Building on @Andrie's answer here is a more (but not completely) general solution that handles shading above or below a given line in most cases.

I did not use the method that @Andrie referenced here since I ran into issues with `ggplot`

's tendency to automatically extend the plot extents when you add points near the edges. Instead, this builds the polygon points manually using `Inf`

and `-Inf`

as needed. A few notes:

The points have to be in the 'correct' order in the data frame, since `ggplot`

plots the polygon in the order that the points appear. So it's not enough to get the vertices of the polygon, they must be ordered (either clockwise or counterclockwise) as well.

This solution assumes that the line you are plotting does not itself cause `ggplot`

to extend the plot range. You'll see in my example that I pick a line to draw by randomly choosing two points in the data and drawing the line through them. If you try to draw a line too far away from the rest of you points, `ggplot`

will automatically alter the plot ranges, and it becomes hard to predict what they will be.

First, here's the function that builds the polygon data frame:

```
buildPoly <- function(xr, yr, slope = 1, intercept = 0, above = TRUE){
#Assumes ggplot default of expand = c(0.05,0)
xrTru <- xr + 0.05*diff(xr)*c(-1,1)
yrTru <- yr + 0.05*diff(yr)*c(-1,1)
#Find where the line crosses the plot edges
yCross <- (yrTru - intercept) / slope
xCross <- (slope * xrTru) + intercept
#Build polygon by cases
if (above & (slope >= 0)){
rs <- data.frame(x=-Inf,y=Inf)
if (xCross[1] < yrTru[1]){
rs <- rbind(rs,c(-Inf,-Inf),c(yCross[1],-Inf))
}
else{
rs <- rbind(rs,c(-Inf,xCross[1]))
}
if (xCross[2] < yrTru[2]){
rs <- rbind(rs,c(Inf,xCross[2]),c(Inf,Inf))
}
else{
rs <- rbind(rs,c(yCross[2],Inf))
}
}
if (!above & (slope >= 0)){
rs <- data.frame(x= Inf,y= -Inf)
if (xCross[1] > yrTru[1]){
rs <- rbind(rs,c(-Inf,-Inf),c(-Inf,xCross[1]))
}
else{
rs <- rbind(rs,c(yCross[1],-Inf))
}
if (xCross[2] > yrTru[2]){
rs <- rbind(rs,c(yCross[2],Inf),c(Inf,Inf))
}
else{
rs <- rbind(rs,c(Inf,xCross[2]))
}
}
if (above & (slope < 0)){
rs <- data.frame(x=Inf,y=Inf)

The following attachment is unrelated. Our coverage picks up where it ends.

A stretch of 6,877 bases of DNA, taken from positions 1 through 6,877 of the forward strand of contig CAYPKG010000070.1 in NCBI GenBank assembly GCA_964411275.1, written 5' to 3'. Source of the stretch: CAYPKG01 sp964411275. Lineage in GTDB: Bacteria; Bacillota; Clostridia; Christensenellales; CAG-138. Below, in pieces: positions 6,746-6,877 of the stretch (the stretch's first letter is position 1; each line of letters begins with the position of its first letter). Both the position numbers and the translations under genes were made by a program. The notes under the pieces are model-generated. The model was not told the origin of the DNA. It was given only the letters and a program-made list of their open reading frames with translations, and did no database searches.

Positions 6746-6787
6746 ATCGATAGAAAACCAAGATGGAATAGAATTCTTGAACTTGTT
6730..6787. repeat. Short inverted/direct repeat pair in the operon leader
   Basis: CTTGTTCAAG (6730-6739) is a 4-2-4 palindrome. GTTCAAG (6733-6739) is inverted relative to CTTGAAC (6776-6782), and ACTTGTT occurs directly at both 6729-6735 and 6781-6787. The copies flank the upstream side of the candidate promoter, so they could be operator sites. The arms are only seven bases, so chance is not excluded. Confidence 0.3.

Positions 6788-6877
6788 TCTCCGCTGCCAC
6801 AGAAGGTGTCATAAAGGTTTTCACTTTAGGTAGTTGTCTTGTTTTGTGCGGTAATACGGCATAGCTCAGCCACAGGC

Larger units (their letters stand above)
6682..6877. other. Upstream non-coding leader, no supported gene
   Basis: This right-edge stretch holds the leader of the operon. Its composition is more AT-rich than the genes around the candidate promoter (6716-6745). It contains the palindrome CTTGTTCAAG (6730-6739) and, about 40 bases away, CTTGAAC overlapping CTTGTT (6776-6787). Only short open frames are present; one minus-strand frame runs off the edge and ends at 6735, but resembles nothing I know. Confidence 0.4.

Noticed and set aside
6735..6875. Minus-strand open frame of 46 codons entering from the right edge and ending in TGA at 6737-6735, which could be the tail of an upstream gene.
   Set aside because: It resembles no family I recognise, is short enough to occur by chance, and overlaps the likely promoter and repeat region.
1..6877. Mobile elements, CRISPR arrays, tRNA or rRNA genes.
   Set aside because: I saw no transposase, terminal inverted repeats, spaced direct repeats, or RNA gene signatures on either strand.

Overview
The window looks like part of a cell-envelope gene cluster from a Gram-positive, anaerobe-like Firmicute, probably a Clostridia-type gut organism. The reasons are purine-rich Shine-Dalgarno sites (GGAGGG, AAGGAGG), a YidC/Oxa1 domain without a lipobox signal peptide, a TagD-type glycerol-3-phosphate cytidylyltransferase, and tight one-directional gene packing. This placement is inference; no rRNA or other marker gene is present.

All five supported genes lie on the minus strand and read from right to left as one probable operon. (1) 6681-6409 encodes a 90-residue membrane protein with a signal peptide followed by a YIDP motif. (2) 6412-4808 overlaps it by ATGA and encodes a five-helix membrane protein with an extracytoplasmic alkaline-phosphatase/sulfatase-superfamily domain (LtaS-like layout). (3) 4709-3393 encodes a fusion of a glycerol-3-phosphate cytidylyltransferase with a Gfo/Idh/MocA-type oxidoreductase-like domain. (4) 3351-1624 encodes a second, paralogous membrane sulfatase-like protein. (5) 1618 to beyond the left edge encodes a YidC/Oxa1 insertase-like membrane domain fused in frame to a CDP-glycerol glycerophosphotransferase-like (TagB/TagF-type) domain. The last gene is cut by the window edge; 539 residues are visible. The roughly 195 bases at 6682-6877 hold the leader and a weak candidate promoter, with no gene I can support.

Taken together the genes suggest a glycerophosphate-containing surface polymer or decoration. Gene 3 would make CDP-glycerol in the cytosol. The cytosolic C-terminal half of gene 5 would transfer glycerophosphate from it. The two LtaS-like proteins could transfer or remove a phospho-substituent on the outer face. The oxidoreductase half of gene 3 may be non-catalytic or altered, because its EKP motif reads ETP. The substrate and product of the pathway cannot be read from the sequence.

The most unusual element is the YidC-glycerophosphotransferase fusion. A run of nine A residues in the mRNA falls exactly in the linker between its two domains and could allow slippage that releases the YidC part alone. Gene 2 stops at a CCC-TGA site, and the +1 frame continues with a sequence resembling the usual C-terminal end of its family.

if (xCross[1] < yrTru[2]){
rs <- rbind(rs,c(-Inf,Inf),c(-Inf,xCross[1]))
}
else{
rs <- rbind(rs,c(yCross[2],Inf))
}
if (xCross[2] < yrTru[1]){
rs <- rbind(rs,c(yCross[1],-Inf),c(Inf,-Inf))
}
else{
rs <- rbind(rs,c(Inf,xCross[2]))
}
}
if (!above & (slope < 0)){
rs <- data.frame(x= -Inf,y= -Inf)
if (xCross[1] > yrTru[2]){
rs <- rbind(rs,c(-Inf,Inf),c(yCross[2],Inf))
}
else{
rs <- rbind(rs,c(-Inf,xCross[1]))
}
if (xCross[2] > yrTru[1]){
rs <- rbind(rs,c(Inf,xCross[2]),c(Inf,-Inf))
}
else{
rs <- rbind(rs,c(yCross[1],-Inf))
}
}
return(rs)
}
```

It expects the x and y ranges of your data (as in `range()`

), the slope and intercept of the line you are going to plot, and whether you want to shade above or below the line. Here's the code I used to generate the following four examples:

```
#Generate some data
dat <- data.frame(x=runif(10),y=runif(10))
#Select two of the points to define the line
pts <- dat[sample(1:nrow(dat),size=2,replace=FALSE),]
#Slope and intercept of line through those points
sl <- diff(pts$y) / diff(pts$x)
int <- pts$y[1] - (sl*pts$x[1])
#Build the polygon
datPoly <- buildPoly(range(dat$x),range(dat$y),
slope=sl,intercept=int,above=FALSE)
#Make the plot
p <- ggplot(dat,aes(x=x,y=y)) +
geom_point() +
geom_abline(slope=sl,intercept = int) +
geom_polygon(data=datPoly,aes(x=x,y=y),alpha=0.2,fill="blue")
print(p)
```

And here are some examples of the results. If you find any bugs, of course, let me know so that I can update this answer...

**EDIT**

Updated to illustrate solution using OP's example data:

```
set.seed(1)
dat <- data.frame(x=runif(6,-2,2),y=runif(6,-2,2),
var1=rep(c("A","B"),3),var2=rep(c("C","D"),3))
#Create polygon data frame
df_poly <- buildPoly(range(dat$x),range(dat$y))
ggplot(data=dat,aes(x,y)) +
facet_wrap(~var2) +
geom_abline(slope=1,intercept=0,lwd=0.5)+
geom_point(aes(colour=var1),size=3) +
scale_color_manual(values=c("red","blue"))+
geom_polygon(data=df_poly,aes(x,y),fill="blue",alpha=0.2)
```

and this produces the following output:

`color = var1`

to`geom_point`

:`geom_point(aes(color=var1),...)`

. Also, if you want different filled polygons in each facet be aware that you'll have to create a separate data frame for each facet and combine them into a single data frame including the`var2`

factor, so`ggplot`

knows which one to apply to each facet. – joran Jul 26 '11 at 21:07